Last week, I got to thinking about how easy it is for a merchant to lean on a marketer (you) for their customer loyalty. As a marketer, is it fair to say that YOU are the reason for their customer’s loyalty? I think not.
Today I will cover 7 Elements of Loyalty that will remain true — no matter what type of system or engagement technology a merchant has in place.
-Only a merchant can make their customer loyal (we just help keep them that way)
The way a merchant treats their customers is going to directly impact the effectiveness of the loyalty system/technology they have in place. The best WE can do is to educate and advise, which comes down to taking the opportunities to teach your merchants and keep them focused on what loyalty really is. Your merchant is solely responsible for their customers’ loyalty, you just help keep them that way.
-Technology does not create loyalty
Technology is just a way of capturing loyalty and leveraging resources to be able to engage loyal customers. Putting a great system in place makes their experience better. It can make them satisfied. But it will not make them loyal. That comes down to the little extras. That comes down to the ways in which an employee smiles when they walk through the door. It’s the way that they’re greeted. It’s the way a problem is resolved. There are more loyal customers created in the moment when there’s a problem than there are in just the day-to-day operations. Technology can’t generate loyalty, but it certainly makes it easier for the customers to express it.
-Loyalty is a function of nature, not habit
Loyalty is about an emotional experience. Jeffrey Gitomer asks, “would you like your spouse to be satisfied or loyal?” This question makes the emotion of loyalty very real for all of us. It puts in perspective the difference between a satisfied customer (one who has nothing to complain about) and a loyal customer (one who has an emotional connection with you).
-Loyalty is given as an emotional reaction to a human experience
Loyalty is most often given as a result of someone earning it. It’s about “wowing” the customer, and having them think, “Wow, that person did something for me. They did something that would cause me to think they care about me, or would invest more in me, or go above and beyond for me.” Which makes them think; where else would they want to be? They’re thinking, “By being loyal to this brand, I’ll get something out of it.” It’s a very selfish emotion, but a very human one.
-Loyalty is earned over time
Loyalty is something that is not bought. We can often buy our customers in the door, we can invest in them, we can leverage our technology and marketing resources, but it’s how they’re treated long term that leads to the relationship building. With the more interactions you have, the more opportunities you have to “wow” them. Loyalty takes a long time to earn, and it doesn’t go by a checklist or timeline. If you have a plan to continually “wow” your customers, then you should be able to expect that. Just putting a system in place won’t instantly buy you loyalty, but it can help you identify how much of it you have.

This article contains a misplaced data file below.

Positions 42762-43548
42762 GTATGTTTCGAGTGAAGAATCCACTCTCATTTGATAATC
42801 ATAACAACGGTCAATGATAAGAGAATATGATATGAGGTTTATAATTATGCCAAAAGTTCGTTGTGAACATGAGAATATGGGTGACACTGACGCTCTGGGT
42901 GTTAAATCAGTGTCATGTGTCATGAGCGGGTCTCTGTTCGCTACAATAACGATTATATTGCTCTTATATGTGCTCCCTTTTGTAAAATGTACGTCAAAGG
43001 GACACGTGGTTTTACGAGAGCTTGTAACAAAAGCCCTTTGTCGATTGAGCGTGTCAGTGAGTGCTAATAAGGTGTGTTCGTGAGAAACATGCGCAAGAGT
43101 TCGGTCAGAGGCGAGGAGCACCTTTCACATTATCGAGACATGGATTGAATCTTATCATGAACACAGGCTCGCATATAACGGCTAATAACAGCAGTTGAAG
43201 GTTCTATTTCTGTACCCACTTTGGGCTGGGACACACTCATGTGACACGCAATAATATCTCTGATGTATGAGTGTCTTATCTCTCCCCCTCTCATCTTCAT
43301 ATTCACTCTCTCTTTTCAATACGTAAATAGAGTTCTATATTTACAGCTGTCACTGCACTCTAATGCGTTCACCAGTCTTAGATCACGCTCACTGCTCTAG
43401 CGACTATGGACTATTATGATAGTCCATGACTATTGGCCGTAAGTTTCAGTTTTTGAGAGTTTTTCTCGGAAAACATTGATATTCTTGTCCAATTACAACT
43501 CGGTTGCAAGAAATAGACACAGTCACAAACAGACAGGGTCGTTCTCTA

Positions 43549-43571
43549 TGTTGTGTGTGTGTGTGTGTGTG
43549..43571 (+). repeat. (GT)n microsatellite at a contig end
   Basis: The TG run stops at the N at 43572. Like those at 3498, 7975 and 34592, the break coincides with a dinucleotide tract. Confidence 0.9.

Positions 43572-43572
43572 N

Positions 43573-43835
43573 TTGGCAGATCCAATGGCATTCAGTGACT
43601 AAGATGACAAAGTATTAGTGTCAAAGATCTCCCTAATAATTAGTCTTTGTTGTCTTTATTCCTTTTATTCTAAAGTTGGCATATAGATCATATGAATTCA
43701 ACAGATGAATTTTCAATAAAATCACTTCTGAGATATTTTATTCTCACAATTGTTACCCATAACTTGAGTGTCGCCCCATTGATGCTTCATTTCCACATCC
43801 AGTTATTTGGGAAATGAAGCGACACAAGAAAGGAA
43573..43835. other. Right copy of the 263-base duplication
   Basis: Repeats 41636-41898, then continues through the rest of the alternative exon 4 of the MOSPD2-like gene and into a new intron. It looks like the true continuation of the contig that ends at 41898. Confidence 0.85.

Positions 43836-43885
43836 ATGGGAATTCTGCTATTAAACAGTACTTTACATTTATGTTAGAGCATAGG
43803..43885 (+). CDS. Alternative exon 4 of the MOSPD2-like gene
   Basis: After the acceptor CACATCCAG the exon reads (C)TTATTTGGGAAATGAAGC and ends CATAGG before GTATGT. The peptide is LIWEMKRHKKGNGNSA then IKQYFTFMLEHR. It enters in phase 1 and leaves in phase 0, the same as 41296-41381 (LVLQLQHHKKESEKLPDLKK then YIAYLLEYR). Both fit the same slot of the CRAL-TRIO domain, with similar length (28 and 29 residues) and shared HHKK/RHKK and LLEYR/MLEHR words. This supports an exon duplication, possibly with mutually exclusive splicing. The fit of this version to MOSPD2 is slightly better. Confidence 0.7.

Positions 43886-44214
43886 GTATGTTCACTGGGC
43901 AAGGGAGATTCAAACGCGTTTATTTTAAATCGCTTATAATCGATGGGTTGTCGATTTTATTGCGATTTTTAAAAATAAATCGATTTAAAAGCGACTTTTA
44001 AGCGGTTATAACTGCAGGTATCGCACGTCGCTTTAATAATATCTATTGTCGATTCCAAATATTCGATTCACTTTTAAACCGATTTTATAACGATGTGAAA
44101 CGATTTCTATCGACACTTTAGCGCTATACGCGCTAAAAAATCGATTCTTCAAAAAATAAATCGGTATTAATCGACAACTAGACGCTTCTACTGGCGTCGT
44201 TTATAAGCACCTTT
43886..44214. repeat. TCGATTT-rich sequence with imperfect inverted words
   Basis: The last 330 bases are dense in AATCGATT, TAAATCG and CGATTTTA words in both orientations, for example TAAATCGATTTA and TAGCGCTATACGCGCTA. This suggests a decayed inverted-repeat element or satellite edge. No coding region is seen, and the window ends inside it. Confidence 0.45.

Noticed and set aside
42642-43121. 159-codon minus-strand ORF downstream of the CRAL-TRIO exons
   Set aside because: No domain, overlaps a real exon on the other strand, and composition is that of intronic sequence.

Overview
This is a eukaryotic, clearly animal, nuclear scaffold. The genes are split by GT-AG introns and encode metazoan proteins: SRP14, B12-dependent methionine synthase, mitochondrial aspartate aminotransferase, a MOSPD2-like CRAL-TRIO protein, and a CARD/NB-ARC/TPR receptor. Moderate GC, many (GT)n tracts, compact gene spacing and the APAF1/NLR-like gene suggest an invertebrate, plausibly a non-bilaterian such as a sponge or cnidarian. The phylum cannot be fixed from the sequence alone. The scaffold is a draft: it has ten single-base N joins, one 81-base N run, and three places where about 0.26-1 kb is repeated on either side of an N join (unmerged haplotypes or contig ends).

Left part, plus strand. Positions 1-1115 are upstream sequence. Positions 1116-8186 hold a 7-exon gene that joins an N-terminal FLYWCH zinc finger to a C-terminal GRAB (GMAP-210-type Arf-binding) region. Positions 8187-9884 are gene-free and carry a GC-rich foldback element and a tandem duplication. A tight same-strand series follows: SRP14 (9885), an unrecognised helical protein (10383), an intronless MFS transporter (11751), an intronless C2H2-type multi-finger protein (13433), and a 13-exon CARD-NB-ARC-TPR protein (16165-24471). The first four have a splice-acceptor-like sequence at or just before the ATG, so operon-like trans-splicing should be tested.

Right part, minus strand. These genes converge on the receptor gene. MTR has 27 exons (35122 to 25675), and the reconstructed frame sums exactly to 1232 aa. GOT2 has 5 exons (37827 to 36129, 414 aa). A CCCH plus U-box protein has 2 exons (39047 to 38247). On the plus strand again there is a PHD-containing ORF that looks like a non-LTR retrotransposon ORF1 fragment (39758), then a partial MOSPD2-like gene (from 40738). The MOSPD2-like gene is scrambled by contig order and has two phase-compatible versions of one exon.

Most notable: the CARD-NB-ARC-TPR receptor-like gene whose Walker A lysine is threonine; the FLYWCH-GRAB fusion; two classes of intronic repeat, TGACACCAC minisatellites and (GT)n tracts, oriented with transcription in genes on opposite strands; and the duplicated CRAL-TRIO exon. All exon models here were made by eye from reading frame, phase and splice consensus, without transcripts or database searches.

-Loyalty is often undervalued
A lot of merchants don’t get it, and a lot of customers don’t get it. They don’t realize their loyalty or see the significance in it. Customers are being taught constantly that their loyalty doesn’t matter. It’s about price. It’s about what they get. It’s not about the experience. They’re being taught they can overlook the experience, as long as they get a good deal. Walmart has pioneered this approach — and done so very successfully, I might add. For smaller merchants to compete with the Walmarts of the world there MUST be a renewed sense of quality, service and experience to justify a higher price point.
-Loyalty credits can be lost
Loyalty is one of those things where, especially in a change of ownership, can be lost. Relationships are fragile, and with each bad or neutral experience you lose an opportunity to earn customer credits. Think of it this way, “Customer Credits” are invisible tokens given to merchants with each “WOW” moment. In the event something doesn’t WOW a customer a token is taken away. If a merchant is running on negative tokens in the bank, the customers will not return.